Language reflections part I

You might be laughing, but you DO understand the message, imagine if it would ONLY be in Chinese...

As I can’t really let go of the Choo-toilet from yesterday, I have to write a few words about one of my big passions – languages. The way to communicate with people, and logically, the more of them you speak, the more people you can communicate with. I have the privilege to learn languages pretty easily and therefore speak a couple pretty good if I might say it myself πŸ™‚
Languages and discussions about it is a rather frequent topic for me, but what I was thinking about today was more specifically the “most common mistakes” people make, depending on their nationality… it is not meant to make fun of anyone, it is just cute and I am sure (I know about some actually) I make some “typical” mistakes as well. Here are some “mistakes” which make my “cute-common-mistakes-by-nationality-list” for English as foreign language:

* Germans usually say “we see us tomorrow”, tend to use perfect tense rather than imperfect most of the time and mix up F with V (for ex: “It has been a great idea of yours to come to this bar” “last summer, when I have been in France…” or “my live is perfect right now” …). They also, to a big extent, have the common problem of pronouncing “TH” leading to “zzzzis” and “zzzzhat” for “this and that”.

* French people say “I go in Paris next week” and like to always put an article to things (for ex: “the best thing in the life”). They also tend to always “have” rather than “be” in certain states (ex: Β “have hunger” “have cold” “have success” “have 25 years old”)

*Spanish people are just soooo cute with their tendency to put an “E” in front of every word that starts with an “S” (e.g. “I am from E-Spain”, “you are E-special”). They also tend to be in favor of double negations (ex: “I do not understand nothing” or “I do not know nobody here”) and they, unfortunately, happen to have a lot of words similar to English which can easily lead to confusions such as “embarrassed” and “emarazada” (=pregnant) and questions such as “oh, you have a new job, great, how much do you win there?” (e.g. Win and Earn both translates to the same word in Spanish – ganar).

*Italians struggle hard, but it seems impossible for them to get the H pronounced (“you’re breaking my “ART””…), and even cuter… they just can’t stop moving their hands (I always say, even though I have italian friends who speak fantastic English, they still go on speaking Italian in the same time, with their hands...). It’s also hilarious how they tend to mix up the “his” and “her” as in italian (spanish and french as well for that sake) it depends on the object rather than the subject (ex: “That’s Anna with his father….”)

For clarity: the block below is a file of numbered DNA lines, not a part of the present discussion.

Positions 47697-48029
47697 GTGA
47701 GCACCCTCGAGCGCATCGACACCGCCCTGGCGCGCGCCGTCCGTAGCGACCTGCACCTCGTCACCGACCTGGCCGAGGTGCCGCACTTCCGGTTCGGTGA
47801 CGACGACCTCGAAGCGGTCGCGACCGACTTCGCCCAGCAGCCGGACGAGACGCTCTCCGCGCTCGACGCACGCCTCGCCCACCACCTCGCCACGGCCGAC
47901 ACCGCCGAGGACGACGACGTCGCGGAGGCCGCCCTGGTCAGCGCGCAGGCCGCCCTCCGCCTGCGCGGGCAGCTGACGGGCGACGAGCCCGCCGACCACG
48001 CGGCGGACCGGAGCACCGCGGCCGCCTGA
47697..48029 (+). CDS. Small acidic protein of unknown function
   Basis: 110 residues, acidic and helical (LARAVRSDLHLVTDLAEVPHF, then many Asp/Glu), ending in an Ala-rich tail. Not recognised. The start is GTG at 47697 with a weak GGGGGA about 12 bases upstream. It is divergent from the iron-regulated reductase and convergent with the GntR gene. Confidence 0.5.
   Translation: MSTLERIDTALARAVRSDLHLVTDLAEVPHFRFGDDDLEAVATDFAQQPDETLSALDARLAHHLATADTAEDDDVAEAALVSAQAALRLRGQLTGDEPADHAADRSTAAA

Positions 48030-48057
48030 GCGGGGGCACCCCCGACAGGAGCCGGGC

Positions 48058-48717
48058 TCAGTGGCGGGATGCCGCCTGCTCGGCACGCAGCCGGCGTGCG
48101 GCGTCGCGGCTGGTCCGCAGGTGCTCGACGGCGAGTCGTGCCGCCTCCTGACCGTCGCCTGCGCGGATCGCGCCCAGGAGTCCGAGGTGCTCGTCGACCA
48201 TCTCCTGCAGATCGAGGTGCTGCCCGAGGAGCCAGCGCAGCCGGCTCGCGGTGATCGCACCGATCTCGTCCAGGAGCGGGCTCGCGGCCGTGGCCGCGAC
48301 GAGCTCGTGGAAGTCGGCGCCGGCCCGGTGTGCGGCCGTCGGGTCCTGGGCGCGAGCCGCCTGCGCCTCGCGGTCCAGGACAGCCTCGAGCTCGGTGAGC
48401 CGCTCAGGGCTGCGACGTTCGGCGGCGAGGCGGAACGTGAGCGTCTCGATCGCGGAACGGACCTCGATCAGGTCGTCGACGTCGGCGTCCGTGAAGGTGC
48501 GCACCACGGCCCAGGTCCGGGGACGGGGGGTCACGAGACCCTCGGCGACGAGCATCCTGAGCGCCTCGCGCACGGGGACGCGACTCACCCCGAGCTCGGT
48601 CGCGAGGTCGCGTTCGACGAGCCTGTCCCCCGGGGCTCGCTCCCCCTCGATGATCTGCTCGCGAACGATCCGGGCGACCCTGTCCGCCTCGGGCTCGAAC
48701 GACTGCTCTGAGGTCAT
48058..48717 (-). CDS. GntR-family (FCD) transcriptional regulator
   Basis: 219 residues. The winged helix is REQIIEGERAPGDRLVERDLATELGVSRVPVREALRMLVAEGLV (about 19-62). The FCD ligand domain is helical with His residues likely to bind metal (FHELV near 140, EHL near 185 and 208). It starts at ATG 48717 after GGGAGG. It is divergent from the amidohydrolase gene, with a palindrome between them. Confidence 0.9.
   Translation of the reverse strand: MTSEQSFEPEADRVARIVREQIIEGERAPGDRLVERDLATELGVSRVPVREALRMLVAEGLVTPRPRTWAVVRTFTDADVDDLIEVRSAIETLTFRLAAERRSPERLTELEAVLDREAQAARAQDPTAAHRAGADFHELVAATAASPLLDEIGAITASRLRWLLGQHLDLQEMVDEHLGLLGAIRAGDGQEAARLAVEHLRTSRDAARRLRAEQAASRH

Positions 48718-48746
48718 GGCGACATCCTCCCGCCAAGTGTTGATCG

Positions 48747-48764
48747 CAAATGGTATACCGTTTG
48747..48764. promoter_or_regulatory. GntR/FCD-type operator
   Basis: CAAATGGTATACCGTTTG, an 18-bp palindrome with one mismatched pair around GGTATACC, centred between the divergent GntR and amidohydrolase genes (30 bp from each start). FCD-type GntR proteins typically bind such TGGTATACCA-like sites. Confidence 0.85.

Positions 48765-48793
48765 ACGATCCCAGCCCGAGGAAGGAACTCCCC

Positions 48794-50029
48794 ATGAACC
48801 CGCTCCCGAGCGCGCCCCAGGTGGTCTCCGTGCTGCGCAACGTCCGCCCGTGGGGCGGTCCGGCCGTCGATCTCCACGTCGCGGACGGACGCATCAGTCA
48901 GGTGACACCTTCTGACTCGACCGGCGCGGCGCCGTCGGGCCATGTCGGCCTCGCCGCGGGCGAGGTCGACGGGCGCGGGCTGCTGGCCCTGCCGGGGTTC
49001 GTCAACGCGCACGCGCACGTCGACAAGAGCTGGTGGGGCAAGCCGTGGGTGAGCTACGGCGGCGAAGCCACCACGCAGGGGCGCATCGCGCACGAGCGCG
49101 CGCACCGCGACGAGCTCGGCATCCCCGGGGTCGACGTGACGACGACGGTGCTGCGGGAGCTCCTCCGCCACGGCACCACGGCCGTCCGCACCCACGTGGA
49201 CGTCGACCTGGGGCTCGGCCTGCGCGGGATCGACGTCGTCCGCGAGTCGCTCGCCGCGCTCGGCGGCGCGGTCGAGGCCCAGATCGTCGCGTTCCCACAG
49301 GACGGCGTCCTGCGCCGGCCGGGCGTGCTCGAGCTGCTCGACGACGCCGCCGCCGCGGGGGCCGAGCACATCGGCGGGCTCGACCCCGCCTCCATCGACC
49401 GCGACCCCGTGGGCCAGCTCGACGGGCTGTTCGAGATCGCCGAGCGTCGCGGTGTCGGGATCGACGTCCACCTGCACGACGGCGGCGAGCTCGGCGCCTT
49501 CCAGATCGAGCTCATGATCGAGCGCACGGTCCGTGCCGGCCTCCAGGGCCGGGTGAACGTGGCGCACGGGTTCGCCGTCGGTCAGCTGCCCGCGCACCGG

Now… some things need to be stated here. First of all, it is true that most of the points regarding the French, Spanish and Italians can be put together, which is only logical, as they are all latin languages and rather similar on the grammar-side. Now, would you happen to come from one of these countries and feel a bit pissed off right now, I totally didn’t mean to create such a reaction, so let us please take a moment here and reflect a little bit. English might be a wide-spread language, but hey, it is NOT THE ONLY language in the world (contrary to what many native English speakers might think…) … you see where I am heading? Indeed, let’s take a little moment and give the native english speakers what they deserve as well:

* American tourist: First of all, usually ASSUMES everyone speaks english and therefore not even makes the effort to nicely ask “excuse me, do you speak english“. Secondly, thinks that it should normally be OK to pay in american dollars when visiting Europe (ermmmm… NO, we don’t use american $ here…) . And to round it off… honestly, how many Americans actually make an effort to learn a foreign language?

* English tourist: OK, you might be slightly better than the Americans in asking whether english is spoken or not… but that’s also about it; it would be nice if you would make a LITTLE effort with your accent so that us people who have never been to England but just learnt the language in school can possibly understand what you are saying. And hey, that excuse of yours “The problem is that the French people speak so damn FAST…”… PLEASE,… you actually think that you speak SLOWER?

Well, I could continue this discussion for hours, and I truly LOVE discussing languages, but I think this will be enough for today. However, having picked a bit on the Europeans and the Americans, why not round it all off with the chinese? Well, that takes me back to about 3 years ago when traveling to Beijing – a Beijing truly in change as the preparations for the olympics were on highest speed. Landing at the airport I got met by about 20 friendly taxi-drivers who all said the same “Hello, welcome to China, I hope you will like our beautiful country”. I was amazed that they all spoke English (and a bit relieved I must admit) …. until I realized that THAT WAS THE ONLY PHRASE THEY KNEW πŸ™‚